A Minimalist Account of Interrogative Word Movement in Ibibio

Author

Okon, E. A.


Abstract

This work presents a description of the minimalist account of interrogative word movement in the Ibibio language, a morphologically rich Lower Cross language of the Niger-Congo phylum spoken in Akwa Ibom State, Nigeria. The Ibibio language attests specific interrogative items for questioning human nouns, ànìé 'who', non-human nouns, nsòó/ǹtághà 'what/why', value and quantity, ìfáñ 'how much/many', time nsínì 'what time', places úké/mmọó 'where' and processes, dìé, 'how'. These question words which are base-generated within the VP are subsequently moved overtly or covertly to the SPEC-TP domain for case checking and SPEC- CP for focus. This work adopts Chomsky (1995) Minimalist Program (MP) framework to account for the movement of these words. As a feature driven model, the MP regards sentence derivation simply as the pairing of sound and meaning guided by economy principles of Shortest Move, Greed and procrastinate. Movement is understood to mean copy and delete. The work establishes that interrogative words move to different positions in overt syntax. It is observed that interrogative words which are base-generated within the VP Shell are overtly displaced for case activation for interrogative word subjects at the SPEC-TP. The study also observes that the movement of the interrogative words within the VPShell can be covert for interrogative objects. It therefore postulates that the LF raising of the interrogative word is covert for interrogative word objects. The work also reveals that object interrogative words can be moved to the left periphery of the sentence identified as I SPEC-C – a FOCUS Phrase. Once they are moved, they are obligatorily followed by the focus marker ké in the language and such leftward unbounded movement is for some prominence on the focused item.


Keywords

case, feature, interrogative, movement, left periphery


Introduction

Language is a complex and structured arbitrary vocal system in which words are merged for communication. It is the output of the cognitive process in which the stock of lexical items are minimally ordered for communication. Communication also includes question formation or posing a question for an answer. With the human mind as a language processor, it is assumed that lexical/phrasal elements/interrogative words are re-arranged to produce different questions or sentences. Interrogative words are words used in asking questions.


Content

Unlike the English language, interrogative words in Ibibio do not have the 'whs' beginning their questioning words at any instance, but they occupy the SPEC-TP in Ibibio and SPECCP for non-in-situ derivations in both languages. Under the minimalist view, movement of interrogative words can take place before and after the Spell-out. Movement operations which take place before and after the Spell-out are called overt and covert movements respectively. Olaogun (2016) observes that overt movement is feature movement in addition to pied-piping of the element that bears the features, while covert movement is limited to feature movement without pied-piping. Movement of interrogative phrases in the Ibibio language is both overt and covert . The Ibibio language makes a distinction between two kinds of questions. One is a question which requires a Yes-No answer, while the other does not require a Yes-No answer. According to Essien (1990), the latter kind of question is referred to as wh-questions in the sense that the equivalent question words in English contain 'wh' except how. In the Ibibio language, question words do not contain 'wh'. Though this work identifies interrogative words, but it uses the term wh-movement to characterise the process of movement. Therefore, wh-movement is an attested phenomenon in the language. Ibibio displays two patterns with respect to the position of wh-words in overt syntax. The two patterns include wh-in-situ for the subject and the object positions (in which the interrogative word is basegenerated) and non-in-situ (in which the interrogative word is optionally moved). However, the syntactic behaviour of interrogative words in this language displays three possibilities and each of them is both grammatical and acceptable in the language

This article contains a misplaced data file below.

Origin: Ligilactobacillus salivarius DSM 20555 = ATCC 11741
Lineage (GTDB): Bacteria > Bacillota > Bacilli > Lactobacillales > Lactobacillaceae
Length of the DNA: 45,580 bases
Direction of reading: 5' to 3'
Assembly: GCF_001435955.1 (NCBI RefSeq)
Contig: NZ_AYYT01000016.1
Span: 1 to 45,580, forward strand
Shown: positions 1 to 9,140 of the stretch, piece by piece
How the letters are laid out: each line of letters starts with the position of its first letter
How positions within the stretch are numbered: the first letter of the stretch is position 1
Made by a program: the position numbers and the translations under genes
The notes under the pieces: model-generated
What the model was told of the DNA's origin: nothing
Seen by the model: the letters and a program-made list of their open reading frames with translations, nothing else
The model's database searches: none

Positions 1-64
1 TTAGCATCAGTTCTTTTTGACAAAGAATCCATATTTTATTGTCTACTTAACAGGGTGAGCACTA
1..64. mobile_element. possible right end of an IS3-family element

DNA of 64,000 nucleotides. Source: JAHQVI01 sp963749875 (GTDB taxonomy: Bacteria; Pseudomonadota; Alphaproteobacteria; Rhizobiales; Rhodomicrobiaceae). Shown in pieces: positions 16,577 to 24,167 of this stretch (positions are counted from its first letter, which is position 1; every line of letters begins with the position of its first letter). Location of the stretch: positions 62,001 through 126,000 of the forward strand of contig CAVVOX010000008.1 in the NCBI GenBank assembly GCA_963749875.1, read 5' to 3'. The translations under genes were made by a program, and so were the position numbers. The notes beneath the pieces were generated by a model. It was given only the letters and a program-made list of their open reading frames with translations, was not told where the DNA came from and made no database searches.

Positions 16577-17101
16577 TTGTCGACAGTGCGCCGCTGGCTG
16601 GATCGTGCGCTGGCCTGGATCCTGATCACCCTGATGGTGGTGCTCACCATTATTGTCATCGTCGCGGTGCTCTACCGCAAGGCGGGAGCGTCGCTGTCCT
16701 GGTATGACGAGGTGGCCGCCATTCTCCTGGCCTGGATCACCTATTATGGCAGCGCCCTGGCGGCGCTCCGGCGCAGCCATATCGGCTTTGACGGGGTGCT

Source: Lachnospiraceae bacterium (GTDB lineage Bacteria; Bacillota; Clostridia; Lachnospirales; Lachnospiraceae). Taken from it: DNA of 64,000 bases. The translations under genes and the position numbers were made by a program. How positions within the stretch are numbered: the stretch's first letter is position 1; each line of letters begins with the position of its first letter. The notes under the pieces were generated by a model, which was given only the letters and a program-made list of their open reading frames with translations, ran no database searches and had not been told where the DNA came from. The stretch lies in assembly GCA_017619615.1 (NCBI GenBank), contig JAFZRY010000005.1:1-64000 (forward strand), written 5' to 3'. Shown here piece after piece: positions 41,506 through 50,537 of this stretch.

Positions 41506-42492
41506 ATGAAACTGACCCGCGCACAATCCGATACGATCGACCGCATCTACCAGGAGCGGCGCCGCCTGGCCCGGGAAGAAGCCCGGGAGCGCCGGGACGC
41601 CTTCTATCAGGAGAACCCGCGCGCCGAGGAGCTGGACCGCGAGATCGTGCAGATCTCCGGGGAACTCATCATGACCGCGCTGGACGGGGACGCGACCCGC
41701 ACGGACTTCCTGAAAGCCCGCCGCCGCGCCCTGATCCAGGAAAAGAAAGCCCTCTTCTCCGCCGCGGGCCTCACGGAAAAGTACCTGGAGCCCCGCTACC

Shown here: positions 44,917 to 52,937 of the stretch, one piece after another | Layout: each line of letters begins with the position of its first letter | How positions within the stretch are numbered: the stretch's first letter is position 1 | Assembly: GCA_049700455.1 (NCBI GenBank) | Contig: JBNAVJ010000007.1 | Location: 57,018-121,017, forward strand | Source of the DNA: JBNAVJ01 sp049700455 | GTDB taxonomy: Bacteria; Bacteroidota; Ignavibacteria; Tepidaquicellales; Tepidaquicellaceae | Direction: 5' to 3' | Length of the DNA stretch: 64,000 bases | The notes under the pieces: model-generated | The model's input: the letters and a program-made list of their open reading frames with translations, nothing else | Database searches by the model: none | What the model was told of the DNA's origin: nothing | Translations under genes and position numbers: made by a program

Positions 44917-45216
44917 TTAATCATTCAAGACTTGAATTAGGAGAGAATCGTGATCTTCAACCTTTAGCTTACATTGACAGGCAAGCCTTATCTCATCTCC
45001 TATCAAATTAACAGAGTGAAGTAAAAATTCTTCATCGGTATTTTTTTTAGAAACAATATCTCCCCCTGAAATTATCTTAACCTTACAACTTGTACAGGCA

Conclusion

This study is based on the tenets of Chomsky's (1995) grammatical model, the Minimalist Program. The predicate Internal Subject Hypothesis (PISH), one of the tenets of MPassumes that the subject of a clause originates from the VPShell. In relation to this study, it is observed that the interrogative word subject is base-generated within the VPand is subsequently raised to the SPEC-TP where its nominative case feature can be checked. The checking operation that is licensed by movement is the elimination of the [-interpretable] formal features. The study equally observed that within VP Shell, the movement of the interrogative word object is covert where the accusative case feature is checked within the merge condition. On the other hand, an interrogative word can be displaced from a motivated case object position to a position of focus. This position is not within the minimal clause. This type of interrogative word movement is described as a leftward unbounded movement. From the above, it is observed that the Ibibio interrogative words can be found at the subject and object positions of the sentence as well as at the inter-clausal domain where is preposed to the left periphery.


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